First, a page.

- Mental Health
CoDA: Co-Dependents Anonymous
CoDA or Co-Dependents Anonymous is a Twelve Step program for men and women recovering from codependence who desire healthy relationships. By participating in meetings and recovery activities, members learn to develop and maintain healthy relationships. They learn to recognize co-dependent patterns and how to change these patterns.
The concept of co-dependency or co-dependence emerged from studies that were done on families of alcoholics. The family members often focused their attention on the person with the alcohol problem, in a way that was obsessive and compulsive. The co-alcoholic or co-dependent was addicted to the addict! Similar patterns have been noticed in families where a member has a chronic physical or mental illness, in families where physical or emotional abuse occurs, and in families that are under a great deal of chronic stress.
In these families a lot of attention and energy is focused on the person who is ill or addicted. The co-dependent person sacrifices his or her own needs in order to care for the member who is ill. Children’s needs are often not met, and children are often required to fulfill adult responsibilities. Co-dependent behaviors are observed and learned in families, accepted as normal and passed on for generations.
Co-dependent behaviors can be found in families, churches, the work place, community organizations, friendships and intimate relationships. A person with co-dependent behaviors has difficulty developing and maintaining healthy relationships because he or she learned unhealthy relationship behaviors that were often one-sided and sometimes abusive.
There is some controversy about whether or not co-dependency is truly a distinct condition. It is not included in the Diagnostic and Statistical Manual of Mental Disorders (DSM), where all mental disorders are classified. Some say co-dependency is addressed as a dependent personality disorder or passive dependent personality disorder in the DSM. Others argue that co-dependent behaviors are normal, caring behaviors taken to extreme and are not necessarily a pathology or disorder. Whether it is officially classified or not, some characteristic patterns of behavior have been identified and CoDA groups offer support for people who are interested in developing healthy relationship behaviors.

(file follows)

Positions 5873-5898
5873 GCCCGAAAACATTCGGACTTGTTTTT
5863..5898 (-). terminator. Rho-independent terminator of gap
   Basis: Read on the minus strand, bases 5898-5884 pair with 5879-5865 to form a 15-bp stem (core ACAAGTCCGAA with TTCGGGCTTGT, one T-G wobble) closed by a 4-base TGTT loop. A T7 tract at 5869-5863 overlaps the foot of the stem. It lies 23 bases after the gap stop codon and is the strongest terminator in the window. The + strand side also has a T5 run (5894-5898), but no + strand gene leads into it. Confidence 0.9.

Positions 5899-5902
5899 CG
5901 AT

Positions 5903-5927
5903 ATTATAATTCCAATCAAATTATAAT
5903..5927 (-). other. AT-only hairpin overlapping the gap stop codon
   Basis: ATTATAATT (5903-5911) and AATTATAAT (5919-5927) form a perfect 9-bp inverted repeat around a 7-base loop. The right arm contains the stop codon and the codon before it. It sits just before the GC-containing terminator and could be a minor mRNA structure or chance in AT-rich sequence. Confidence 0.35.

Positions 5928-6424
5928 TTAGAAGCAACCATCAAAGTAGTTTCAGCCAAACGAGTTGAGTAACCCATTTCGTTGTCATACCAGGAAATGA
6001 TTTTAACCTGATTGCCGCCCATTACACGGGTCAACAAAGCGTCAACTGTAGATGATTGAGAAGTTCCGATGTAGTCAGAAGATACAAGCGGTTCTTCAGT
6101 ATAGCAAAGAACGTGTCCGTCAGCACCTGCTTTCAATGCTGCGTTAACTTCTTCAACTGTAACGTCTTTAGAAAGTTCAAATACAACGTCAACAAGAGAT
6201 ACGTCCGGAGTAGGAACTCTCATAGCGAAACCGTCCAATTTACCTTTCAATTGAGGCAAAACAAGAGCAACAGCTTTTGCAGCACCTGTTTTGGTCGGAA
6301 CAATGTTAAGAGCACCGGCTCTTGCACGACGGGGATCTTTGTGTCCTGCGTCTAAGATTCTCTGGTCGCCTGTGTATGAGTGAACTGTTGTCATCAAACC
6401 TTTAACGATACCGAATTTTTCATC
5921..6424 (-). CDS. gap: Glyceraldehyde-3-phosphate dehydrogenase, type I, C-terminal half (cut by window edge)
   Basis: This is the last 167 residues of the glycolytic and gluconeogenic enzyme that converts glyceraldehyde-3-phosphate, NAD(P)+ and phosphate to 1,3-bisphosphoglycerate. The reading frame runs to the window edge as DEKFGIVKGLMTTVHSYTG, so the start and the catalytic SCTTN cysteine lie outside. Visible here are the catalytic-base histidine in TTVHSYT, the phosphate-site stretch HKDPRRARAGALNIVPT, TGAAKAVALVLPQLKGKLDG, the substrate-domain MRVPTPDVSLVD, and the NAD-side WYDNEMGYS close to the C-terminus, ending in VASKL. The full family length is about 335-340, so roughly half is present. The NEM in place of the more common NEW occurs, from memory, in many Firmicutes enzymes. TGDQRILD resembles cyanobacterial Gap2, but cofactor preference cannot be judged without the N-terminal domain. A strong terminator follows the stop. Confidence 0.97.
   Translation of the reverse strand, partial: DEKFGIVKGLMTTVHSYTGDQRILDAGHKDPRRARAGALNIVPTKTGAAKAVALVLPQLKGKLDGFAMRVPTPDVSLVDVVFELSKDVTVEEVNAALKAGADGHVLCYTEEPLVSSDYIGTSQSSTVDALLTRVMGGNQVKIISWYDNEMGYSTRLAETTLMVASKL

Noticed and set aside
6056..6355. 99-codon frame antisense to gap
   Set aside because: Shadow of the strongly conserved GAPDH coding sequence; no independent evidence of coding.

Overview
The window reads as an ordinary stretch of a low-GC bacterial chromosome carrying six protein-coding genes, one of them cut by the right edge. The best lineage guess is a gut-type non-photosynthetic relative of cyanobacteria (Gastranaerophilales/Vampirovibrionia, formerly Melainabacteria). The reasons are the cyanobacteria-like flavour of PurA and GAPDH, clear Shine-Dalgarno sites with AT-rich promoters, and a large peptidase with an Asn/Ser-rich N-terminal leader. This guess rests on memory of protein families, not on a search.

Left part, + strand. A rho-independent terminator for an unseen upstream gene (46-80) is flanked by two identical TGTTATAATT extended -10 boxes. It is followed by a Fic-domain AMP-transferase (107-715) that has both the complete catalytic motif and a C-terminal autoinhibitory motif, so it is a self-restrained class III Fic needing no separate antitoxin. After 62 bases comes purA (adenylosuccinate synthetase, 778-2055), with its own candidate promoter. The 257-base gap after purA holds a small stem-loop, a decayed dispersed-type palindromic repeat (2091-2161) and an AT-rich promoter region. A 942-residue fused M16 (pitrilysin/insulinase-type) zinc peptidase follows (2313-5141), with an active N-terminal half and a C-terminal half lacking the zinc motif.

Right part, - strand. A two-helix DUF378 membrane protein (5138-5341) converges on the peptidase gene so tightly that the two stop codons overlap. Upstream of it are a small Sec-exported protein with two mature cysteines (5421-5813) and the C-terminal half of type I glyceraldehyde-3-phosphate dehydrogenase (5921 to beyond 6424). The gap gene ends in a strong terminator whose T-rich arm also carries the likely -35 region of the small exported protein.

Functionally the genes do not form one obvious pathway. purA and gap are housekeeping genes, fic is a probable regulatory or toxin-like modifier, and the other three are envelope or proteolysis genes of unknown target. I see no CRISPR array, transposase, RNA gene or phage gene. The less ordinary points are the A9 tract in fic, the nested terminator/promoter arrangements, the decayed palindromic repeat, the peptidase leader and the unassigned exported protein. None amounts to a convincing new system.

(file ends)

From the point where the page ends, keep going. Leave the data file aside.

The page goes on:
The CoDA website has tools that can be used to help a person recognize co-dependent patterns and characteristics, and corresponding recovery patterns that a person moves toward in their recovery from co-dependence. There are four essential patterns: denial, self esteem, compliance, control, and avoidance patterns.
A person with a predominant denial pattern may have difficulty identifying feelings or have a pattern of denying feelings. As this individual makes progress in recovery, he or she is able to readily identify feelings and respond appropriately to them.
Another person may have a control pattern where they believe others are incapable of taking care of themselves, and need to be in relationships where they are “needed.” This person is likely to tell others what they should think and feel, and offers unsolicited advise to others. As this person recovers, he or she recognizes that others are capable of meeting their own needs, and learns to only offer advise when asked.
The CoDA website can be used to find a meeting, purchase recovery books and literature, find out about recovery events and news, or review the 12 steps, 12 traditions and 12 promises of CoDA. For example, the 2011 CoDA Conference is in Las Vegas in October and the 2011 International CoDA convention was in Denver in July. CoDA is currently looking for a webhost, and is inviting members to submit articles to share about coping with a loss, to be used for future publications. The website also has information about starting a new CoDA group, how meetings are structured, and guidelines for how to share and listen effectively in groups. Below are links to the CoDA website and to some popular links on the site.
The CoDA Closing Prayer
We thank our Higher Power
For all that we have received from the meeting.
As we close, may we take with us
the wisdom, love, acceptance, and hope of recovery.
- Co-Dependents Anonymous
Welcome to Co-Dependents Anonymous, a fellowship of men and women whose common purpose is to develop healthy relationships. The only requirement for membership is a desire for healthy and loving relationships.
- CoDA.org Meeting Resource Center
- Patterns & Characteristics of Codependence
- Recovery Patterns
- CoDA e-store: books, literature, medallions, tapes